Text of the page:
1. Professionalism. Does the VA answer her voicemails and emails in a timely manner? Does she answer her phone professionally? Does she put you on hold to take another call? If her intentionsis to give back something, does she follow-up quickly? Does she treat you with respect? If she treats you well in your initial conversations, then it is likely she’ll treat your clients well, too. (After you hire a VA, it never hurts to follow up with customers and get them how your VA treated them.)
2. Click. I interviewed many self-employed people about how precisely they chose their VA. Almost every single person said that the actualinitial thing they looked at was the VA’s personality: was there a “click” between the VA and the entrepreneur? You would like someone who is friendly, enthusiastic, and detail-oriented, with extraordinary customer service and follow-up skills. He should be confident without being arrogant, articulate, a great listener, and comfy to talk with
3. Project Management. It also helps when the VA has good project management skills. With time, you are going to be giving her a huge number of tasks and also you need to know that she can juggle each one of these tasks, understanding priorities and deadlines, while also juggling her other clients’ needs.Set of skills. There are lots of, many tasks that you can delegate for your VA. It will help for those who have a list of tasks you want your VA to perform, and make sure during the interview process that you review that list with a potential VA to determine if she can do all those tasks. Does she have the skills you need to do the work required?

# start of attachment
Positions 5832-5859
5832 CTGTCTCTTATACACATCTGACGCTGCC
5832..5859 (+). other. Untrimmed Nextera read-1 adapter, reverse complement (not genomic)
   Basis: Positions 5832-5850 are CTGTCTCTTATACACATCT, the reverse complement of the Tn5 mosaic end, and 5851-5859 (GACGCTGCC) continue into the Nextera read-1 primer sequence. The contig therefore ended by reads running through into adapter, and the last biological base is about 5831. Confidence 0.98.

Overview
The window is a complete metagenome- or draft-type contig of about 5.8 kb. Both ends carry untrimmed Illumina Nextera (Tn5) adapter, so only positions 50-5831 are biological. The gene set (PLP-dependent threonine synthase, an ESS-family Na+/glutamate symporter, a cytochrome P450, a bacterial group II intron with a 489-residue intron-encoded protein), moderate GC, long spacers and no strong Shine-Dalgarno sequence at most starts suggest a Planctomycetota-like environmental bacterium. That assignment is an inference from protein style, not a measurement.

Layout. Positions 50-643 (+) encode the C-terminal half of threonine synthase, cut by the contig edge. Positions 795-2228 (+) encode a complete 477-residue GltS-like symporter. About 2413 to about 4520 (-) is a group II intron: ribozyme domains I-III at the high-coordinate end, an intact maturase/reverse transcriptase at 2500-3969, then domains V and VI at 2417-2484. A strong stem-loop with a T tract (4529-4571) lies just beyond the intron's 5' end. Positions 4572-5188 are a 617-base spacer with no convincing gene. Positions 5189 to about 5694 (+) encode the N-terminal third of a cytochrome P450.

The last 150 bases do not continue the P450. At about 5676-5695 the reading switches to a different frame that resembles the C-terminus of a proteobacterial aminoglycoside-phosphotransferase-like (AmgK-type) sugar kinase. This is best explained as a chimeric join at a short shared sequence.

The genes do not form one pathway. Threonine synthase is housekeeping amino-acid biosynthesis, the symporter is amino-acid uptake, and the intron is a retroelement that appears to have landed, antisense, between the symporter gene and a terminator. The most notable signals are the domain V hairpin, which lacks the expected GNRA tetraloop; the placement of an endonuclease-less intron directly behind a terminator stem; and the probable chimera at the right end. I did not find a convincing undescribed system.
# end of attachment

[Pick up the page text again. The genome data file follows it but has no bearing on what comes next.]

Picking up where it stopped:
4. Technology Skills. Most self-employed people rely upon technology to help run their business, from QuickBooks, to websites, to Ms word. Using technology might help your office run efficiently and save time and money. With this in mind, it’s critical that your new VA have excellent technical skills. Talk about what software products he knows how to use, and how well he knows them. Make certain your new VA uses the same software that you are using, so that you can share filesa person. If you have a website, ask the VA if he knows how to do website maintenance (and get how many websites he currently maintains). If you have technology related to your website, such as an shopping online cart, ask the VA if he knows how to maintain your particular shopping cart software. Finally, in case your VA needs new software to be compatible with your own systems, determine who’s responsible for paying for this specialized software.
5. Experience. It is advisable to determine how long the VA has been doing this type of work. While it’s useful to understand how long she’s been a VA or an administrative assistant, it’s more essential to learn how long she’s done the tasks that you would like her to do. She may have done them for a previous employer for many years. Almost always there is a bit of a learning curve as a VA learns your unique business, but you shouldn’t be paying for her to learn new skills unless they’re unique for you and your business. References. Can the VA give you a list of people whom you can contact who will tell you about working with him? – See more at:http://spharq.com/virtualassistant.ph
6.Image. Check out the VA’s website. Are all the language spelled correctly? Will be the grammar acceptable? Does it have a consistent and neat look? A VA who doesn’t pay attention to her own website will most likely not focus on your projects either. Availability. Will the VA work full-time or part-time? Is he available evenings and weekends (if that’s when you work)? What time zone is the VA located in? While I have nothing against part-time VAs, I discovered I needed someone who was available inside my full-time working hours.